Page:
About the Roundtable:
Social media, online news, blogs, etc. – in conjunction with widespread access to the internet from multiple devices including cell phones – is creating a new information environment. In this environment, the norms of social interaction, conversation, public discourse, and news reporting are being rewritten.
In this panel, we explore how Trolls and Bots can shape the conversation, shift public discourse, and build bridges among groups who might not otherwise connect. We explore how fake news can spread and the role of different types of actors in creating, spreading, countering and monitoring such news.
Nitin Agarwal, PhD, is the Jerry L. Maulden-Entergy Endowed Chair and Distinguished Professor of Information Science at University of Arkansas at Little Rock. Agarwal is the director of the Collaboratorium of Social Media and Online Behavioral Studies (COSMOS). His research interests include social computing, (deviant) behavior modeling, group dynamics, influence, trust, collective action, social-cyber forensics, health informatics, data mining, and privacy. He has published widely in top-tier forums with several best paper awards and nominations. Visit his website for more details.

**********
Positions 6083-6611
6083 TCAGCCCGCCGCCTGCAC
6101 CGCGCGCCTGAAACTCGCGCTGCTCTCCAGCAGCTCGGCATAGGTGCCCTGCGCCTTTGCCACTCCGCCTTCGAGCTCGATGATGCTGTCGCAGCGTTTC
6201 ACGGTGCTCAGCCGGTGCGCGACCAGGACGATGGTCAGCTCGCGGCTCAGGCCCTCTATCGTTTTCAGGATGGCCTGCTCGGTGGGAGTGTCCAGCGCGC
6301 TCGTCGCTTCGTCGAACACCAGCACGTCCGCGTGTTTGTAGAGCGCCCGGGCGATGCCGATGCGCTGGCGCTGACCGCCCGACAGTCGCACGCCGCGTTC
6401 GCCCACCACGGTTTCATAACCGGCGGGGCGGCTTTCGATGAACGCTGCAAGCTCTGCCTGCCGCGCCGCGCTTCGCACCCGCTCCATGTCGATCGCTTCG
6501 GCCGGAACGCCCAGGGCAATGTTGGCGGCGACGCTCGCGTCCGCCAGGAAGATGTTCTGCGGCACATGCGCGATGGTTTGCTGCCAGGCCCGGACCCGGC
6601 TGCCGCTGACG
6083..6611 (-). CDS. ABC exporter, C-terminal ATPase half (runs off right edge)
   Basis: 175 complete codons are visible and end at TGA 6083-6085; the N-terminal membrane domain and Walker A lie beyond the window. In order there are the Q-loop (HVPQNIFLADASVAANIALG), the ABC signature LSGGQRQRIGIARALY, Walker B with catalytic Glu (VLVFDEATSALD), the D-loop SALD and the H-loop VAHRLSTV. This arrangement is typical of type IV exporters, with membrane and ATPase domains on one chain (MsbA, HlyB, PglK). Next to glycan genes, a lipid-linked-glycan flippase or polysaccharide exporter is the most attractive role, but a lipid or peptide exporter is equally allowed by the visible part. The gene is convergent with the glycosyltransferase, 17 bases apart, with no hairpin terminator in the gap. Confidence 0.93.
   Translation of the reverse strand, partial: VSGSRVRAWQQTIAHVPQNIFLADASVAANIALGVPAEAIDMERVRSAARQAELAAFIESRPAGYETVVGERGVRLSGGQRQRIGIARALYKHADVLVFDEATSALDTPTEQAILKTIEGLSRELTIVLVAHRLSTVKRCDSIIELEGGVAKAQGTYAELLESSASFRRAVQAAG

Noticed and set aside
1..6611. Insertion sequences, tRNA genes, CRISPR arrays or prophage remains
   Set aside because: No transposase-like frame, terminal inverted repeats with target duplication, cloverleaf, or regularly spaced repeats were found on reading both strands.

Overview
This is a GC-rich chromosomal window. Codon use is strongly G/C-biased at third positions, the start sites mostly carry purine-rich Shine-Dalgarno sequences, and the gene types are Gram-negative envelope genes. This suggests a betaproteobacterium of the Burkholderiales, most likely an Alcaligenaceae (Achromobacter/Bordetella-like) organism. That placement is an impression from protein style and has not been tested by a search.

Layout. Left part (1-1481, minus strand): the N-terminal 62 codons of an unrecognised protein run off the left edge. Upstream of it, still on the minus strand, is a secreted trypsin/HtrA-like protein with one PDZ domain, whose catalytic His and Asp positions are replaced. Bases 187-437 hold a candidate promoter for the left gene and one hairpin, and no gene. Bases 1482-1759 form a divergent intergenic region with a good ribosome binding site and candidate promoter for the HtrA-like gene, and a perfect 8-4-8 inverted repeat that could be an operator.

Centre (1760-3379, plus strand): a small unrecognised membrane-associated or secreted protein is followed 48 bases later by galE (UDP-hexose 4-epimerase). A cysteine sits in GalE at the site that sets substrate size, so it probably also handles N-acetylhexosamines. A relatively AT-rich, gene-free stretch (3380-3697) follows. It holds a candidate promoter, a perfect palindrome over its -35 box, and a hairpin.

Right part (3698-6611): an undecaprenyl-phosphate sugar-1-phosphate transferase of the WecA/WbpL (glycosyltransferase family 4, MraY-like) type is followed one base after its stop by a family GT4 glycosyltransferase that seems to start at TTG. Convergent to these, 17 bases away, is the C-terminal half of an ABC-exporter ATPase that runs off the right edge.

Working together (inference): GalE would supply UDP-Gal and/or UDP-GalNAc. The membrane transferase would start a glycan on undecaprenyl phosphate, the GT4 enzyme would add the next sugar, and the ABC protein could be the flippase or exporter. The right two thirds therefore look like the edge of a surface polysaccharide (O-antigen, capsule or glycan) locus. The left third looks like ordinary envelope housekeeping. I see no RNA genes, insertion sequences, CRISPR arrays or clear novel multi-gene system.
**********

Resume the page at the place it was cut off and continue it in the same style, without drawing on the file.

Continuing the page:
Kathleen M. Carley, PhD, is a Professor of Computation, Organizations and Society and the center director for Computational Analysis of Social and Organizational Systems in the Institute for Software Research, School of Computer Science, at Carnegie Mellon University. She received her PhD in Sociology from Harvard, and an SB in Economics and another in Political Science from Massachusetts Institute of Technology. Her research combines cognitive science, network science, agent-based modeling, social media analytics and language technology to address complex social and organizational problems. Her tool, ORA, is used throughout the world for analyzing and visualizing networks. In 2001, she received a lifetime achievement award in sociology and computers. Visit her website for more details.
Huan Liu, PhD, is a professor of Computer Science and Engineering at Arizona State University. His research interests are in data mining, machine learning, social computing, and artificial intelligence, investigating interdisciplinary problems that arise in many real-world, data-intensive applications with high-dimensional data of disparate forms such as social media. His well-cited publications include books, book chapters, encyclopedia entries as well as conference and journal papers. He is a co-author of Social Media Mining: An Introduction by Cambridge University Press. He is an IEEE Fellow.
Rand Waltzman, PhD, is currently a Senior Information Scientist at the RAND Corporation in Santa Monica, CA. Prior to joining RAND, he was the acting chief technology officer of the Software Engineering Institute (Washington, DC) of Carnegie Mellon University. Before that, he did a five-year tour (his second tour) as a Program Manager in the Information Innovation Office of DARPA where he created and managed the Social Media in Strategic Communications (SMISC) program and the Anomaly Detection at Multiple Scales (ADAMS) insider threat detection program.